Inle is the second largest lake in Burma. The average depth is 7 feet, but during the rainy season, can increase as much as 5 feet. It contains twenty species of snails (hello escargot!), and nine species of fish that are not found anywhere else in the world. The population of about 70,000 live in four towns around the lake. Most are Buddhist, live in wooden or bamboo houses on stilts, and farm or fish for a living. Noise pollution, and sanitation are continuing issues.
Fortunately, the cuisine incorporates local natural produce. The most well-known dish is Htamin jin, made of rice, tomato, potato or fish salad pressed into round balls, then garnished with crispy fried onions in oil, tamarind sauce, coriander, and spring onions, with garlic, chives, chili, fermented bean cake, and fried dried tofu on the side. Sounds yummy! I hope.
And to be truthful, I am ready to go home. It is hot and humid through most of our trip, and I miss Sheri and little Beau, as well as the comforts of home. I miss my 2 hour morning bicycle rides, my friends, and my relatives. I miss home cooking, sports on TV, and my morning Peets coffee.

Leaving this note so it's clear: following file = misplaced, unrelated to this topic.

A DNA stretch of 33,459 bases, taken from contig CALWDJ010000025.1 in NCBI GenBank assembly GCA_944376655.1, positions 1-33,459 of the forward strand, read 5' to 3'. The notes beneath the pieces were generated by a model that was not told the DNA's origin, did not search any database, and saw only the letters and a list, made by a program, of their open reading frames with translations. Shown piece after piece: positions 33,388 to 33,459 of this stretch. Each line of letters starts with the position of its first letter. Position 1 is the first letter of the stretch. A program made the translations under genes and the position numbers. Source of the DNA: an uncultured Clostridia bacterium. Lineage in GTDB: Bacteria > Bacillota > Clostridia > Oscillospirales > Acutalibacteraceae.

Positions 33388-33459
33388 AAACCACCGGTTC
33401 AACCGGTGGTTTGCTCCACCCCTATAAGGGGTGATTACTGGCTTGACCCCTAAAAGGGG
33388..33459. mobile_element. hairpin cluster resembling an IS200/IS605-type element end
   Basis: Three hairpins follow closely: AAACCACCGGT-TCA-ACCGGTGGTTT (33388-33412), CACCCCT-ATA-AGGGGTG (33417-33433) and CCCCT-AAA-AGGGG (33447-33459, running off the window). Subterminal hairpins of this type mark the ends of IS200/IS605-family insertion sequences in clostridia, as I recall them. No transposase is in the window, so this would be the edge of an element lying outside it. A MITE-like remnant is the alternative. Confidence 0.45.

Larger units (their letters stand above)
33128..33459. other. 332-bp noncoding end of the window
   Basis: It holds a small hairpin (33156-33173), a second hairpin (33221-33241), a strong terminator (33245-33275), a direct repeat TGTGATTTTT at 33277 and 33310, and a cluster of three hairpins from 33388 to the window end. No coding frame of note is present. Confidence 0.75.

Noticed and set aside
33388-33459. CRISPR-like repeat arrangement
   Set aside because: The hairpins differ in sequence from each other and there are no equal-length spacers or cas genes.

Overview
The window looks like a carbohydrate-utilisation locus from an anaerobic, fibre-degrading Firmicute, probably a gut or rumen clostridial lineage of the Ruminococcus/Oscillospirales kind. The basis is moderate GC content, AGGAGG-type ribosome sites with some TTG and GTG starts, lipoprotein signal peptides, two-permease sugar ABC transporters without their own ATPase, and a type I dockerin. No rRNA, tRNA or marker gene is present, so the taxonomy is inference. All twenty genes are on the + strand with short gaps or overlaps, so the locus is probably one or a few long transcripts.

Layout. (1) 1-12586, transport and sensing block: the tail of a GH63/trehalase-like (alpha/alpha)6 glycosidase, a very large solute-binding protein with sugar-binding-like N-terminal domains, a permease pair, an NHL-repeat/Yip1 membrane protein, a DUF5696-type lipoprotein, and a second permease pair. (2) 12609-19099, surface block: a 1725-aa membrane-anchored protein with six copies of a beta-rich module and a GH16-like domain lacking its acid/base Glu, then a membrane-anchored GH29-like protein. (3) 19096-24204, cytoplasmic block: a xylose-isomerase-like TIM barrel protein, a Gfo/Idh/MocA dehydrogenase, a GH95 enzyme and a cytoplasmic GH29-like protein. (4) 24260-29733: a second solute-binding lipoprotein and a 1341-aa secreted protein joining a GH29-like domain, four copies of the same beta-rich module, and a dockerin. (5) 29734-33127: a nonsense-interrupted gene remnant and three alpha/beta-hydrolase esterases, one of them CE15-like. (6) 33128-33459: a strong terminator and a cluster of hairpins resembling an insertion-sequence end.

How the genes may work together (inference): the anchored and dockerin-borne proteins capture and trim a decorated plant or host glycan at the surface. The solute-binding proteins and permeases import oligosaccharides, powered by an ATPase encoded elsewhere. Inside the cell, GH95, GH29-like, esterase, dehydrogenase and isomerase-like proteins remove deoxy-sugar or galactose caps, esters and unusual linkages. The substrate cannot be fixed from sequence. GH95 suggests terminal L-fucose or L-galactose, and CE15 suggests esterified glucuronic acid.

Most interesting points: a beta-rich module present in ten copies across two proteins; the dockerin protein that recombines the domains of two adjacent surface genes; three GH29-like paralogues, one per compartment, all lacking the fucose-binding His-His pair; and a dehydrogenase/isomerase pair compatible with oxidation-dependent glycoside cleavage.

So, two nights here, and off to Bangkok for a short night stay, before flying home via Tokyo. If I had more time and $, I would stop in Japan for a few days.
It is 5am, Burma time. I am still tired after 8 hours of sleep. Maybe, I can sleep in the car or plane. Take me home, country roads, to the place, I belong.
Compared to Thailand, the coastline is undeveloped. The mighty Himalayas run from north to south. Three rivers are divided by the mountain ranges. The longest river is the Irrawaddy, which runs 1348 miles. The other two, which run into the “Waddy” are the N’mai, and the Mali Rivers. They empty into the Irrawaddy Delta, and then into the Andaman Sea. And of course, it was the famous Rudyard Kipling who referred to the river as “The Road to Mandalay”.